As part of the standard package of modern portfolio theory (MPT) statistics, standard deviation is the go-to measure of total risk within the investment community. While widely used and accepted by investors, my experience is that it is still a misunderstood and often misused metric. Let’s first walk through what exactly standard deviation measures.
Standard deviation measures the amount of variance or dispersion around the average return, over a stated period of time. One of the underlying assumptions is that returns are normally distributed about the mean (just remember that famous bell curve from your statistics class). A smaller standard deviation means that returns are tightly dispersed around the average – in other words, most of the realized returns were relatively close to the average return.
Consider the phrase “variance or dispersion around the average” for a moment. The variance or dispersion that is measured is both above and below the average. Think about that for a minute. Our widely accepted measure of total risk not only incorporates positive outcomes, it also does not delineate between positive and negative outcomes – only that the return was different from the average. I don’t know about you, but I have yet to see a definition of risk that includes positive outcomes.
Another challenge with using standard deviation to measure total risk is the use of the average return as a reference point. I have multiple issues with using averages for measuring anything (thanks to Sam L. Savage’s “The Flaw of Averages” for confirming this for me) however I will limit this discussion to the implications on standard deviation. Assuming that an investment’s average return is positive, a portion of the standard deviation below the average is still a positive number. While the portion that is below the mean but still positive could be labeled as underperformance, I would not consider that risk in absolute terms. Granted, if you are using average returns within your planning assumptions, failure to achieve the average could pose a risk to reaching your financial goals. But I still argue that a positive return is not a risk by itself.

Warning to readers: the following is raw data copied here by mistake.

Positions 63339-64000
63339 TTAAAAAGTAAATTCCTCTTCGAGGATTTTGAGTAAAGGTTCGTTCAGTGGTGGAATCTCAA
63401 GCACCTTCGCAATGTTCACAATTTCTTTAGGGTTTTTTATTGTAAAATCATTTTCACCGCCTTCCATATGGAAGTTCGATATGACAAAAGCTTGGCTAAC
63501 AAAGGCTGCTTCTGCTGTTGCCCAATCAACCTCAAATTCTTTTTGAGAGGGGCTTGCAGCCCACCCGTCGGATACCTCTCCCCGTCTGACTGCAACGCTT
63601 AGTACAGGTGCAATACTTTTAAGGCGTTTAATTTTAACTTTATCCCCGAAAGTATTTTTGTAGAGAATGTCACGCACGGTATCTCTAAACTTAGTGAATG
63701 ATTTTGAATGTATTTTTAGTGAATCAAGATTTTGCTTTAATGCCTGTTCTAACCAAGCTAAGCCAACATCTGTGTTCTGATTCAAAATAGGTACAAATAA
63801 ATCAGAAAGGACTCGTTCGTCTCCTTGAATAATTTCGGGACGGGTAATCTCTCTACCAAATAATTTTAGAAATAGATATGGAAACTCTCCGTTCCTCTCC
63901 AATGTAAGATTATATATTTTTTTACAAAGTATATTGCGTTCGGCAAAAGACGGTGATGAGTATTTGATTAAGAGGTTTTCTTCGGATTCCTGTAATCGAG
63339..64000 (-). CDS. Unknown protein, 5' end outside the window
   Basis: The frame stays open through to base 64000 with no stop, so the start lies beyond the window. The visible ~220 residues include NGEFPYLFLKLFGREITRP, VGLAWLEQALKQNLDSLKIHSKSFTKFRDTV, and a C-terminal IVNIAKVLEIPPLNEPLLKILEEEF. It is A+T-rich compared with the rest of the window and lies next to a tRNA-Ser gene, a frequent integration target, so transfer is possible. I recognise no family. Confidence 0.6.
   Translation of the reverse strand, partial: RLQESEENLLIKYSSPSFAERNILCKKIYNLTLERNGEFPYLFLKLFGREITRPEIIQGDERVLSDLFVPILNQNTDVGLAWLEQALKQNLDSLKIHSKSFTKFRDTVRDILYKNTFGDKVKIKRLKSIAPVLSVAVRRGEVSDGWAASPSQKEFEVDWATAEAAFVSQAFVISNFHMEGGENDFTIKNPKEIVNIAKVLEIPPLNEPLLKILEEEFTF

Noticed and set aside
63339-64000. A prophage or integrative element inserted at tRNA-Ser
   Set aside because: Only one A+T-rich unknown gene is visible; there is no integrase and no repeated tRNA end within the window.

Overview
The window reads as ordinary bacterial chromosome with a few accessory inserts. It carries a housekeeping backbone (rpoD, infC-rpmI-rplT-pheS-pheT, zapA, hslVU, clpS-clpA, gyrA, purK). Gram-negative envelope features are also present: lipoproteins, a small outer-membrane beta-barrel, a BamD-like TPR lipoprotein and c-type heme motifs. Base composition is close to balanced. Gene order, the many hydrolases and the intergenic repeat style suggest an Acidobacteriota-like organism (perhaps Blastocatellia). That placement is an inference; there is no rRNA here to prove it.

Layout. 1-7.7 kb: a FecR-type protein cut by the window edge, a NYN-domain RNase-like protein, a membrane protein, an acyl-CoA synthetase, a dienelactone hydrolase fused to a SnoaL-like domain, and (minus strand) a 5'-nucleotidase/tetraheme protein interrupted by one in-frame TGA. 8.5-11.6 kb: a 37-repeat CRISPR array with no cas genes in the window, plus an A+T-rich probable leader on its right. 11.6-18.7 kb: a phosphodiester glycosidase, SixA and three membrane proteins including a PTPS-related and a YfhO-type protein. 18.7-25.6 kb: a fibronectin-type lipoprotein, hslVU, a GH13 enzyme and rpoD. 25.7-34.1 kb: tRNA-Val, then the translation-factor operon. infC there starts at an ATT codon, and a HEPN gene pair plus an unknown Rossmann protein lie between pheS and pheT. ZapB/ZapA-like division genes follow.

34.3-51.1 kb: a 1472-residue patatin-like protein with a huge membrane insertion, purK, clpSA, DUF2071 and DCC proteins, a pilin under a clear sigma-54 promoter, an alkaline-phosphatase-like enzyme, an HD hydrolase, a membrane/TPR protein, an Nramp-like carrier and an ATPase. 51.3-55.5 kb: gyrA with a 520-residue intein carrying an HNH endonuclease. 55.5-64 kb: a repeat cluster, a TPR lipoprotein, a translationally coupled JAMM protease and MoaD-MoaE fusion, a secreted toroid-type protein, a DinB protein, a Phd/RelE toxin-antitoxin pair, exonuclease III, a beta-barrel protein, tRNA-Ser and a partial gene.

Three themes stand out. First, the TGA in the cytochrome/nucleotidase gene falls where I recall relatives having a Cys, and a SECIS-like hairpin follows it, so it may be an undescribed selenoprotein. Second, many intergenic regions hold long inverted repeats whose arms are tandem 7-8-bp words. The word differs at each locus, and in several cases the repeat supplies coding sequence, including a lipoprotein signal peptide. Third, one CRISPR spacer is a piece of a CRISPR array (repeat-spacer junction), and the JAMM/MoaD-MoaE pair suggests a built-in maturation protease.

The use of historical (or realized) data also poses a challenge. What if you use the past five years of data to measure volatility and current economic conditions are significantly different? Is this a fair comparison for estimating future volatility? Likely not, but investors consistently use historical volatility in an attempt to estimate future volatility. So does this mean that standard deviation is a useless measure and should never be used for any purpose? Absolutely not. We just need to understand the limitations and use it correctly. As human beings, most of us avoid risk – the probability of losing something of value – as much as possible but as investors, volatility can be our friend (just ask anyone who trades options).
Every financial and statistical measure has underlying assumptions that come with it. Understanding these assumptions is the key to understanding the limitations of each measure. Many of these measures are not meant to be used on a standalone basis; they require the use of other measures in order to see the whole picture.
So who’s to blame for the confusion? The misunderstanding and misuse of financial and statistical measures can be blamed on each of us who hold ourselves out to be financial professionals. While industry insiders (hopefully) understand the difference between volatility and risk, these terms continue to be used interchangeably. The industry needs to do a better job of communicating that risk is not a single number. We cannot reliably incorporate general market risk, credit risk, geopolitical risk, liquidity risk, inflation risk and industry risk into one meaningful number. The next time you hear standard deviation referencing total risk, just remember: volatility is not necessarily risk.